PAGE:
Saturday, April 30, 2011
Thursday, April 28, 2011
Tuesday, April 26, 2011
This is round-leafed hepatica on Sunday morning, deep in the woods. Notice how the plant holds its single flat leaf overhead like an umbrella. I had originally misidentified this plant and was set straight by Gerry Sell. Previous post to this will not only be corrected but will contain more information on hepatica.
Contrast the shaded hepatica with bloodroot in a sunny roadside colony the very next day,
petals fully open but each plant with its single basal leaf tightly furled around the delicate, porous flower stalk. I'm guessing the plant does this in a hot, dry location to keep from losing precious moisture. Wonder what they look like today in the pouring rain.
Monday, April 25, 2011
The first rays of the morning sun streamed through the bare trees like cathedral light. At first all I could see on the ground, besides last year's dead leaves, were the wild leeks. (Their green here, by the way, has not been enhanced by editing.) But last Monday, before the heavy snow of Tuesday night and Wednesday, I'd seen a small clump of bloodwort, the first I've ever seen in this particular woods, getting ready to open its petals, and I was determined to find it again. That involved a lot of hiking uphill and down, over and over, but the hunt paid off. --Except that no, no, no, it was not bloodroot, after all! GERRY SELL WAS RIGHT, AND I WAS WRONG!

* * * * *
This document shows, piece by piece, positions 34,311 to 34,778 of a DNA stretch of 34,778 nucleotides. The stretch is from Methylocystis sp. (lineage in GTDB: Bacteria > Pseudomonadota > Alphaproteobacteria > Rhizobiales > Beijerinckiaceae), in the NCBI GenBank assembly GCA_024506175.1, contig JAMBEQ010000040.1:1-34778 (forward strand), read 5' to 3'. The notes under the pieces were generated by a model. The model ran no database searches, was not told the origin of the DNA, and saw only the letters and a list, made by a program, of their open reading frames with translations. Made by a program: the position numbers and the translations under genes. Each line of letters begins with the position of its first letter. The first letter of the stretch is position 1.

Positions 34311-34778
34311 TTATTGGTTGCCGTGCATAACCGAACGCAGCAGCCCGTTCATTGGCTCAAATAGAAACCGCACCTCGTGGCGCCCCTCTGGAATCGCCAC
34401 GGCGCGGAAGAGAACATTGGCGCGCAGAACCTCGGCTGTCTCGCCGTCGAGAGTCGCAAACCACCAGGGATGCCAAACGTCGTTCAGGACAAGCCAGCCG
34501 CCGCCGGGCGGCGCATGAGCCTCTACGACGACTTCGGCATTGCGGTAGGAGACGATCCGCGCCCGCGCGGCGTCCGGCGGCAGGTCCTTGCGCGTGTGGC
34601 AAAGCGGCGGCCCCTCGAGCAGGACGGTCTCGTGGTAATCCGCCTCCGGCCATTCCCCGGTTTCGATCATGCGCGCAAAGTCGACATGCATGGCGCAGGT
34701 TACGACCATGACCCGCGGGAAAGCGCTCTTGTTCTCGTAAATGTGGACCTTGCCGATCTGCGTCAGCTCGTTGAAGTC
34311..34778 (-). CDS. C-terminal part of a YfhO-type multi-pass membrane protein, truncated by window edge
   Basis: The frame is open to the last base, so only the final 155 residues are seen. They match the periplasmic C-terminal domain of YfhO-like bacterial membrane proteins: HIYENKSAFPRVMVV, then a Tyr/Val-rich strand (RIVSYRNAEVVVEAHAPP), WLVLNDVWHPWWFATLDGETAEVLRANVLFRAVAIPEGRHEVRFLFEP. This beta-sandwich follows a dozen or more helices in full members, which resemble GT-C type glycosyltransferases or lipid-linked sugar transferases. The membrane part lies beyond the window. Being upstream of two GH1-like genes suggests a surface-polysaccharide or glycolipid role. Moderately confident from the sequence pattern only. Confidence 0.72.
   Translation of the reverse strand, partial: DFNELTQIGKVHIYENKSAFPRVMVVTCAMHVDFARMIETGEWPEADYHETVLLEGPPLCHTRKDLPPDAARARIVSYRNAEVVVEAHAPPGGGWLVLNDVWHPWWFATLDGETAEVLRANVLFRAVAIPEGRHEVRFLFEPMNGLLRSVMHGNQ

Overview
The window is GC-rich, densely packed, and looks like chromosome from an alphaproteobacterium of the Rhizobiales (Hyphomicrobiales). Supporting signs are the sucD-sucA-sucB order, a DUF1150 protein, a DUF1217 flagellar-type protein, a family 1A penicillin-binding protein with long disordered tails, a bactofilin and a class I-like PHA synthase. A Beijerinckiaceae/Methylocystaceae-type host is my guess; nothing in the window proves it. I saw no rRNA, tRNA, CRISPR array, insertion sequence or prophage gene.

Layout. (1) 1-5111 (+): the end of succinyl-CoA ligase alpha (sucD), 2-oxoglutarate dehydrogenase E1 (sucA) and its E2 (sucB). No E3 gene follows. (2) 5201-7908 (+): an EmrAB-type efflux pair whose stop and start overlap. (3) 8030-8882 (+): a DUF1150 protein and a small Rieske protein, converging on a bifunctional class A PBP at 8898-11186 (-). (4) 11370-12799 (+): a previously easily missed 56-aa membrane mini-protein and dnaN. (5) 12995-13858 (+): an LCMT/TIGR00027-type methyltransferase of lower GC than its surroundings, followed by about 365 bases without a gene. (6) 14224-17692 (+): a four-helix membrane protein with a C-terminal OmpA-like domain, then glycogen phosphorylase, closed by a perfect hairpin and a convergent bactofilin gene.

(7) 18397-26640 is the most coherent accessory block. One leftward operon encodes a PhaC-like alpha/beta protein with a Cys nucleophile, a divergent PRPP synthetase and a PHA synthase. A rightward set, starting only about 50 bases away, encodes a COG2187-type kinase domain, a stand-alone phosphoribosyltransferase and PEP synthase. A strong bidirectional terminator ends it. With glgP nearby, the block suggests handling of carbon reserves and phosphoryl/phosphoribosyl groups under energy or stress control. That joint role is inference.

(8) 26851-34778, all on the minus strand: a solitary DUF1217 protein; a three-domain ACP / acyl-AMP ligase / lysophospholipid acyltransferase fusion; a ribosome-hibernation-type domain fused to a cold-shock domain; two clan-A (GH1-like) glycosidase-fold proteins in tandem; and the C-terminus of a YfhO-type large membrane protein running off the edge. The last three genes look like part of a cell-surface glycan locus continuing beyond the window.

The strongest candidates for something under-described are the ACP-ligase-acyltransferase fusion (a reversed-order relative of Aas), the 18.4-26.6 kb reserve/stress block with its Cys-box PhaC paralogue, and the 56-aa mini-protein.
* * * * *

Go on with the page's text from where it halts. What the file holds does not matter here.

Here is part of the description of round-leafed hepatica given by Harry C. Lund (Michigan Wildflowers in Color):
Usually many individual flowers per plant, each with many thread-like stamens in its center, and each borne single on a hairy flowerstalk; 3 hairy bracts that resemble sepals below each blossom.
Leaves are smooth with 3 rounded lobes; leaves persist through winter. At blossom time these overwintered leaves are present and have a brown-purple color. New leaves develop after blossom time.
There, that description matches the plant in the photographs pretty well and explains the color of the leaves, too. Round-leafed hepatica, or liverwort, Hepatica americana, is a member of the crowfoot family, Ranunculaceae. The cowslip, or marsh marigold, is also in this family, and we should start looking for it in boggy places and along streams before too long.
Gerry, I hope I still get credit for finding the first wildflowers in the woods, even with my original misidentification of them. And here is one advantage to blogging over newspaper writing: my admission of error will not stand unchecked, with a tiny correction in the following issue to be overlooked by most readers. Oh, no, I have corrected four different posts this morning. And I certainly hope I've learned something!
Friday, April 22, 2011
Tuesday, April 19, 2011
Friday, April 8, 2011
Clouds came on and hid the early morning sun, but you are not looking at snow here. This is sand. These are sand dunes near Lake Michigan.
I posted images of birches, both the spectacular and the moribund. This is how some of them look from across an open expanse of dune.
And below, another shot similar to one posted last year, a sketching in the sand of the path of the wind as traced by one small plant.